Quantum computing and Bitcoin is a hot topic in today’s digital landscape. Google has recently claimed to have achieved ‘quantum supremacy’ on its Sycamore Quantum processor. Coined in 2012, the term quantum supremacy indicates a milestone in revolutionizing data processing when quantum computers solve problems that far outclass classical computers.
Complex mathematical computations require complex machines, as is already evident with Bitcoin, which demands higher processing power as mining gets more laborious every day.
Because of these recent advancements, quantum computing and Bitcoin have around the front pages around the world, driving to the question: Is quantum computing a threat for Bitcoin integrity?
How did Google achieve quantum supremacy?
Reportedly, Google’s Sycamore completed a calculation in 200 seconds, a feat that would take classical supercomputers a staggering 10,000 years to deliver the same results. This is, without doubt, mind-boggling, and it could mean the hitherto theoretical concept of quantum computation is on its way to becoming a reality.
The move into the era of quantum computers could open up a world of possibilities for both the better and worse. At this stage, Sycamore can run apps for random number generation, computing Artificial Intelligence and materials science.
While its capabilities are still limited, its capacity to solve complex mathematical problems in a very short time has the members of the interwebs understandably concerned. IBM refuting the 10,000-year claim may not be consolation enough.
Quantum computing and Bitcoin. What are the implications?
Quantum computation is projected to be able to easily undo RSA encryption, the technology that helps keep information on the internet safe. This would have far-reaching implications on technologies such as Bitcoin and blockchain, whose backbone is found encryption.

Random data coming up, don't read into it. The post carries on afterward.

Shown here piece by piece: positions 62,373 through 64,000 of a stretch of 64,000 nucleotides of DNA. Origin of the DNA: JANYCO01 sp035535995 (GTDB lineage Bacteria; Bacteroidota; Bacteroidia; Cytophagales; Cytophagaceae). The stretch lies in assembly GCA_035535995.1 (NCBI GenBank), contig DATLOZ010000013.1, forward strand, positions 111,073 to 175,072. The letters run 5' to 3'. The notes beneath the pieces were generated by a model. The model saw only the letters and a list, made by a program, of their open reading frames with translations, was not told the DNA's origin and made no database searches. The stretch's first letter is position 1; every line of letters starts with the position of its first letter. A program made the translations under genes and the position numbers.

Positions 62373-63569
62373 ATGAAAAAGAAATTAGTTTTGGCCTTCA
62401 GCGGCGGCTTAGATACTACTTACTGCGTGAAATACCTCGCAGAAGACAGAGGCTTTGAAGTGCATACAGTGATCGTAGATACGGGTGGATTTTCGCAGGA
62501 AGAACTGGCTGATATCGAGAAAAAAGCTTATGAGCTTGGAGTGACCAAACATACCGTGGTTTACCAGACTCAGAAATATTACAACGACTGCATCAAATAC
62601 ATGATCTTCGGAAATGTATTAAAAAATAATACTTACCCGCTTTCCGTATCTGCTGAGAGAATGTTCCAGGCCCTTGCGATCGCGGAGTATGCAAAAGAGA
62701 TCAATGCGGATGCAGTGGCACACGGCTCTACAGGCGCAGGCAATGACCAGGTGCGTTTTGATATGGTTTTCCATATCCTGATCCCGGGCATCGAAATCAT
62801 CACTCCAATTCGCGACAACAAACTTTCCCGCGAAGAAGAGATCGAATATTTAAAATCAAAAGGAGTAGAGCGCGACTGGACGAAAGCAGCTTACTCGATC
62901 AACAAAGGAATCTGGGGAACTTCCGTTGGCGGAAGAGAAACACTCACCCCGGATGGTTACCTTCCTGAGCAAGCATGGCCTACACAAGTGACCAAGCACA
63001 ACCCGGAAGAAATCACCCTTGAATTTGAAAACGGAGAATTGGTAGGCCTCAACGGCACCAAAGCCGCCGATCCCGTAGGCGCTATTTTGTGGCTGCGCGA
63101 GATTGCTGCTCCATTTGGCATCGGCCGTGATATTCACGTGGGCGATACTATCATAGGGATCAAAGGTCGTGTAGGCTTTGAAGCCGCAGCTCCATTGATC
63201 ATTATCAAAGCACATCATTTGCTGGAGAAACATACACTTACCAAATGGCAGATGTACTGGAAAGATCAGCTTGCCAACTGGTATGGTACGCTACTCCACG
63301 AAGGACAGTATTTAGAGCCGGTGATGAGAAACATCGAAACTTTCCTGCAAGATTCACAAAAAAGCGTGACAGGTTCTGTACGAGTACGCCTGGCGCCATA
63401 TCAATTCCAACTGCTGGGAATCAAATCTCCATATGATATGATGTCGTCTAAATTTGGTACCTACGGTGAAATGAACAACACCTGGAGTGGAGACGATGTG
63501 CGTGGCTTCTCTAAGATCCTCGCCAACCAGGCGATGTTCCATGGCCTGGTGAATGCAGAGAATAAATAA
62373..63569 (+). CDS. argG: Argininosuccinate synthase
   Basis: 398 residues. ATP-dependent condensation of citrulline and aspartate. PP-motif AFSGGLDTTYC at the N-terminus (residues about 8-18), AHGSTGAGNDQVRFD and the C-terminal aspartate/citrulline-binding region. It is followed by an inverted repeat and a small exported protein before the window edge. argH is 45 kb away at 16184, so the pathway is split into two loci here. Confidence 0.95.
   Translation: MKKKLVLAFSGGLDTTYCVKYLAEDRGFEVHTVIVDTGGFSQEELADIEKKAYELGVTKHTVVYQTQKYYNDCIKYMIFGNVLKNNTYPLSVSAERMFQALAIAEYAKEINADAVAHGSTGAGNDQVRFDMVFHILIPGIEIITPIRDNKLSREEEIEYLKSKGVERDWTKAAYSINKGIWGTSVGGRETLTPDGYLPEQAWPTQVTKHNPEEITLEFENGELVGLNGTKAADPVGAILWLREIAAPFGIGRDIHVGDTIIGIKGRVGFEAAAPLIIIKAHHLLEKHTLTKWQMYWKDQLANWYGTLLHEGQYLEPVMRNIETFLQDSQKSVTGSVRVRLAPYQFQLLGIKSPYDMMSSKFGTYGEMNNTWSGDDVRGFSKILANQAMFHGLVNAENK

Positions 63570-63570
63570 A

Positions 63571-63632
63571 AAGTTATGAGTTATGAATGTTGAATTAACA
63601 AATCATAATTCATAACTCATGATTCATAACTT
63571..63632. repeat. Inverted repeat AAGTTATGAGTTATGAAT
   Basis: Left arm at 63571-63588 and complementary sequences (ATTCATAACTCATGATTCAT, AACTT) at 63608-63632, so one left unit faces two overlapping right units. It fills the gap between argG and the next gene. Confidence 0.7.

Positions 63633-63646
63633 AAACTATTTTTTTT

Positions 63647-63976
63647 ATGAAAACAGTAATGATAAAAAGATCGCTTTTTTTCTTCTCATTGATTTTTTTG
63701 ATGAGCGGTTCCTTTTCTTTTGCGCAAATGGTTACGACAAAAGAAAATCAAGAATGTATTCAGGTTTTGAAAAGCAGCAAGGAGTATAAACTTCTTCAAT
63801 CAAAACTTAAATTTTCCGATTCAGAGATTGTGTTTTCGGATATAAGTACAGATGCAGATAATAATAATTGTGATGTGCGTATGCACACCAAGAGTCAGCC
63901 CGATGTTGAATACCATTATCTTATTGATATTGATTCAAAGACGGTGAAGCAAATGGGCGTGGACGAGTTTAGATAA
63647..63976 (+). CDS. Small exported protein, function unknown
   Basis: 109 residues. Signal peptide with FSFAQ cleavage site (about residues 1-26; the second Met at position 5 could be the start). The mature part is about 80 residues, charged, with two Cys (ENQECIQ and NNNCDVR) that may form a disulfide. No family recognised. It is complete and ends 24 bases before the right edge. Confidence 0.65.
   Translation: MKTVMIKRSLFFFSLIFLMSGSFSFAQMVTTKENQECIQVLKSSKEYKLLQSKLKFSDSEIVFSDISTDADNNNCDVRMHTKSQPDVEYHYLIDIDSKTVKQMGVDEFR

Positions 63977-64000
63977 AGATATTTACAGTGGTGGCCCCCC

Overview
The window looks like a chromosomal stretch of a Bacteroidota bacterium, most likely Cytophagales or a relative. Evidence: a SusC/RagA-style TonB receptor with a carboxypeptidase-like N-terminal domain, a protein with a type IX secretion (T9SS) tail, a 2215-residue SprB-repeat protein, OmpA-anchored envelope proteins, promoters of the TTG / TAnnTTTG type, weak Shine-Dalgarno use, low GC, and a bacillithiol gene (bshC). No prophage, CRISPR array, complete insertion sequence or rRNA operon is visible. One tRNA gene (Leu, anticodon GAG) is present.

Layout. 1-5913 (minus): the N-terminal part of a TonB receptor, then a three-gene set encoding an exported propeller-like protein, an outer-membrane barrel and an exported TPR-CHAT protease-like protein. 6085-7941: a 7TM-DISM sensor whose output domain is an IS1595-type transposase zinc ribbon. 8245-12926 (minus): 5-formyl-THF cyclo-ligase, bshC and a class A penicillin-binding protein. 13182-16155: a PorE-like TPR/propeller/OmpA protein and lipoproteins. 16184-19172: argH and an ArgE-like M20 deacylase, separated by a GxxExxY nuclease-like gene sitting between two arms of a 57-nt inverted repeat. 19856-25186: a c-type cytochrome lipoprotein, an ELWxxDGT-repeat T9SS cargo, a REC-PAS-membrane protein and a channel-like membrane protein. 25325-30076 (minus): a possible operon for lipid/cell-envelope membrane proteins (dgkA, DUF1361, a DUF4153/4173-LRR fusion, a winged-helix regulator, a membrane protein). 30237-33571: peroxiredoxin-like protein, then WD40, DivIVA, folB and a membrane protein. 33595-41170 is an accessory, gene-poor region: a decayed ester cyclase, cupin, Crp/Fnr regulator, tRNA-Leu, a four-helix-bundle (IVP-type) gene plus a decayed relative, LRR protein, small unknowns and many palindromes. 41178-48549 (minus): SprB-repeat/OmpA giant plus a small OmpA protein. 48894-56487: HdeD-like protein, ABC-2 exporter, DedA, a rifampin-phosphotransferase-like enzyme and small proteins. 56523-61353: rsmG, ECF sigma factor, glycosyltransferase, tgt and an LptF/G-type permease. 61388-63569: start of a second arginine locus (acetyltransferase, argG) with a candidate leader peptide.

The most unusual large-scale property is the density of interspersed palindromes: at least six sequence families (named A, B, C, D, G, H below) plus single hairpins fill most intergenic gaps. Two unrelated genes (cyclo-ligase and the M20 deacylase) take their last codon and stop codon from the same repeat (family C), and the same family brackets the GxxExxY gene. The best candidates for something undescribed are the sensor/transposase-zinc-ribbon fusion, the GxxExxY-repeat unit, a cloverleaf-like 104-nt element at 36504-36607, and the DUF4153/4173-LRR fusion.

Does then Google’s quantum supremacy spell doom for Bitcoin? Andreas Antonopolous, a towering figure in the Crypto community, dismissed the fears somewhat humorously when asked if Google’s success has any bearing on the future of cryptocurrency.
“Zip, Bupkis, nada, nothing really happens” Antonopolous was quoted on October 10th, days after a paper detailing Google’s achievement was posted online allegedly prematurely.
He went on to explain that the nature of the practical applicability of quantum computers, as demonstrated by Google in the so-called ‘quantum supremacy,’ belongs to problem-solving tasks that are not directly related to breaking cryptography. Therefore, Antonolopous implies that quantum computing and Bitcoin are not mutually exclusive.
The reality of quantum computing and Bitcoin
In a previous Q&A session on Reddit, Antonopolous expressed confidence that the quantum algorithms, with its present technology, cannot break Bitcoin hashes.
His opinion seems to be confirmed by physicist John Preskill -an active contributor to quantum computing- who states that Google’s quantum supremacy is not yet ready to handle tasks with real-life implications.
In his column on Quanta Magazine, Preskill explained that the technology could still be decades away to achieving a transformative effect on society. He argues that qubit – used in quantum computations as opposed to bits in classical computing is unstable and could easily lead to the loss of data.
This situation prompts the need for error-correction techniques which are currently unavailable. Before error correction is addressed, it may prove problematic scaling quantum computers given the potency of the technology relies on high quantum volumes.
Increasing qubits becomes counterproductive as long as data keeps getting lost. Both quantum computing and Bitcoin have scaling limitations that have to be fixed for the optimum functioning of the technologies.
The bigger picture: beyond quantum computing and Bitcoin
Bitcoin, with its breakthrough blockchain technology, is not the only field that stands to lose if Quantum computation exceeds the limits foreseen in its development.
By effortlessly unmasking encryption keys, other fields such as cybersecurity, virtual identification systems, privacy, and e-commerce could be undone in a matter of minutes. As such, private actors and governments are actively researching to come up with programs that are ‘quantum-proof resistants’ and ‘post-quantum algorithms.’
In fact, Google is conducting joint research with Cloudfare on the same. Even better, quantum computers could be used to create more complex codes that could pave the way for quantum blockchain.